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August 19, 1972 - Image 1

Resource type:
Text
Publication:
Michigan Daily, 1972-08-19

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4e igun 1aitj
Vol. LXXXII, No. 67-S Ann Arbor, Michigan-Saturday, August 19, 1972 Ten Cents Eight Pages
I~IRP lans
begint fo the
allelections
By TAMMY JACOBS
After watching while the Democrats and Republicans fought h
their primary races in"August, the Human Rights Party (HRP) is
now actively preparing for the November elections when it will at-
tempt to capture its first county and state-wide posts. -
The party, which ran a successful city council race in April -'
is meeting today and tomorrow in preparation for its county con-
vention next week.
According to law, HRP as a "minor party" of the state must
choose its candidates by convention, rather than by a formal pri-
mary ballot. If the party gleans a certain percentage of the vote -
this fall, it could graduate to "major party" status next year.
Also by law, the HRP count convention has been set for Thurs
day, Aug. 24. However, the party will he preparing their platform
and interviewing their candidates throughout this weekend.'-
Members expect the acceptance of the platform will he a sim-I
ple formality on Thursday when the nomination of candidates will
he the major husiness.-

Among the nominations to be
filled are those for county com-
missioner seats, drain commis-
sioner, state representative from
the 53rd district, and sheriff, al-
though it is not clear whether
the party will nominate candi-
dates for all the open positions.
The party's nomination for
representative to Congress from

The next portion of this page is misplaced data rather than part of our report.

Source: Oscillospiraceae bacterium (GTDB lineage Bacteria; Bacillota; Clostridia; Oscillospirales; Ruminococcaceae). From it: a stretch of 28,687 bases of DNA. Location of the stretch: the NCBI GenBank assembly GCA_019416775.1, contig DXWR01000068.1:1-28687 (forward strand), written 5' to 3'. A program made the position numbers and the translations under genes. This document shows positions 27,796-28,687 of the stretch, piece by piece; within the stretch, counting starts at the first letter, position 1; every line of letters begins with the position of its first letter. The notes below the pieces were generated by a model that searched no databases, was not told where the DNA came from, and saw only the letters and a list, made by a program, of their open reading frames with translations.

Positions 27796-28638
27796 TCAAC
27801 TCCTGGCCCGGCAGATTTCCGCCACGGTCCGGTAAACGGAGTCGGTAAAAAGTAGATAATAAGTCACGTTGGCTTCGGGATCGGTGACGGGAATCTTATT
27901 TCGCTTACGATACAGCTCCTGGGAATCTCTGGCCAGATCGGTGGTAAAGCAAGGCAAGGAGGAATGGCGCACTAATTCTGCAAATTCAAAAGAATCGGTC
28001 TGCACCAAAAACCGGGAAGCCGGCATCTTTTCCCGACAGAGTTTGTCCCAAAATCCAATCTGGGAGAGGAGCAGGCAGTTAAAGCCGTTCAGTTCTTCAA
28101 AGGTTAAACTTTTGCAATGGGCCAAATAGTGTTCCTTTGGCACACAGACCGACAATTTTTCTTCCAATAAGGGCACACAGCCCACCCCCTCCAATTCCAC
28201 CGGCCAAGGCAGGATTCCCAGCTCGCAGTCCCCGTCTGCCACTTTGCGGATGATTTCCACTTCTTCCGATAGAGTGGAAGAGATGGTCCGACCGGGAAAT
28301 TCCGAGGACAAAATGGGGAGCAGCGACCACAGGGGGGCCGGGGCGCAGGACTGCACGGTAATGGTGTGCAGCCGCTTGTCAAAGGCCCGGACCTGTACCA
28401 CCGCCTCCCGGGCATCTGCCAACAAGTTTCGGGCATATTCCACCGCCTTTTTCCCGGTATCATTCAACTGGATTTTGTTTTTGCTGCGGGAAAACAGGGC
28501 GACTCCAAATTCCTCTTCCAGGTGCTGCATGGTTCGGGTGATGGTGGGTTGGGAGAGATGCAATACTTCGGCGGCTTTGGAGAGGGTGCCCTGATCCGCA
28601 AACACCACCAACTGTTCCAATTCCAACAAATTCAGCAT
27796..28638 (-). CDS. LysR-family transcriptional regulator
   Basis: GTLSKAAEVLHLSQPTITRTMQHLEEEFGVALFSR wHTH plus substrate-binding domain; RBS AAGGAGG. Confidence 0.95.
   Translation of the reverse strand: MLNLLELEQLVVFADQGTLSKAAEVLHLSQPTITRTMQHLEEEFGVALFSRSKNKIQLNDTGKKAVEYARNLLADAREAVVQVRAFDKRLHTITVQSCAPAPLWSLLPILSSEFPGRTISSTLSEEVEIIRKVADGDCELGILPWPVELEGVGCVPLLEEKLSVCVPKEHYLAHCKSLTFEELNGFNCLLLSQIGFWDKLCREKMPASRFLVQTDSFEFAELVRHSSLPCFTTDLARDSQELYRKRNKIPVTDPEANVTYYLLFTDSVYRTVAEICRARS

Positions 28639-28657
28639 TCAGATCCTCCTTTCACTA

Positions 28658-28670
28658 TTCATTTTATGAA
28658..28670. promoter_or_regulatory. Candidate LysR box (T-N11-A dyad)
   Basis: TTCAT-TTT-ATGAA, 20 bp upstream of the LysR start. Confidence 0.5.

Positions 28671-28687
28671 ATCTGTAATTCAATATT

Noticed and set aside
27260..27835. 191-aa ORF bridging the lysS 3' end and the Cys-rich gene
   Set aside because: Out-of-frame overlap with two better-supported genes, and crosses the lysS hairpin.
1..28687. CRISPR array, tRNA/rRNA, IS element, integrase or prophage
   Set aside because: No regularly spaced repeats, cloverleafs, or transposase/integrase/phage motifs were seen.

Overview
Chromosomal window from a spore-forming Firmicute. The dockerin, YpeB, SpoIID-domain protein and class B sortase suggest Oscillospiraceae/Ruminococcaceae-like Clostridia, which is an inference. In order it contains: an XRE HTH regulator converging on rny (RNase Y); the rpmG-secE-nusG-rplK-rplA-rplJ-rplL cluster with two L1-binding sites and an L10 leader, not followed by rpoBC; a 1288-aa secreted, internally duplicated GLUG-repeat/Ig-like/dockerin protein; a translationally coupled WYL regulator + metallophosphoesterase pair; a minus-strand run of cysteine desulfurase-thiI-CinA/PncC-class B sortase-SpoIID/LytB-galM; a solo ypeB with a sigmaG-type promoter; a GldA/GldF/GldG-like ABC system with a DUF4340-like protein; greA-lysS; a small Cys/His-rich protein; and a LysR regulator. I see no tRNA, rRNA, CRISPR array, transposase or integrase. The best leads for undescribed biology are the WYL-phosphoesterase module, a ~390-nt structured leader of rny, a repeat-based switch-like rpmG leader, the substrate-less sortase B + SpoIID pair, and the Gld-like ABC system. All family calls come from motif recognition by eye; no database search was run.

the second congressional dis-
trict, for senator, or any other
state office will be made at the
the f1flulhitafn state-wide HRP convention Aug.
26 and 27.
gh sParty One possible nominee for
Uk~i~EUS ai ~ Congress, according to a.- party
source, may he Nancy Burg-
hardt, who ran unsuccessfully
C oziientiu
for a Fifth Ward council seat
this spring.
The first business of the coun-
ty convention, which opens at
10 a.m. today at the HRP offices on Thayer Street, will be for
hopefuls for the various offices to announce their candidacy.
Party sources suggest that people considering running for the
state representative seat include Gretchen Wilson, a PhD candidate
in organizational psychology, who ran as an HRP candidate for
school board; Eric Chester, a graduate student in economics and
a long-time campus activist; and Bob Alexander, the present
coordinator of the party.
The winner of the nomination will face Democrat Perry Bullard
and Republican Michael Renner, winners of the August primaries.
Although the party's nominees will not be chosen until Aug. 24,
there will be preliminary interviews of the candidates Sunday,
according to steering committee member Tom Copi.
However, HRP member Kathy Kozachenko says that candi-
dates who wish to announce themselves between Sunday and Thurs-
day will be allowed to do so. I
One change from past HRP conventions is that any person
who wishes to vote at a county convention session must register by
signing a statement, to the effect that the signer is a member of
HRP and lives in Washtenaw County.

A BLINDFOLDED NORTH Vietnamese prisoner of war (left) sits in a truck which was to bring him
to' Hue yesterday while an elderly South Vietnamese woman (right) weeps for the loss of her son,
killed by rocket fire southeast of Hue recently.
N. Viets launch rocket
attacks against Da Nang

SAIGON (3) - North Vietna-
mese rockets rained down on
the Da Nang airbase yesterday
in the heaviest shelling of the
year on that northern military-
civilian complex.
A barrage of 43 rockets hit
Da Nang and 24 more hit Chu
Lai, 50 miles to the south, caus-
ing 94 casualties. They included
one U. S. serviceman killed and
21 wounded at Da Nang, allied
spokespersons reported.
Rockets exploding in residen-
tial areas killed 28 civilians and
wounded 37. South Vietnamese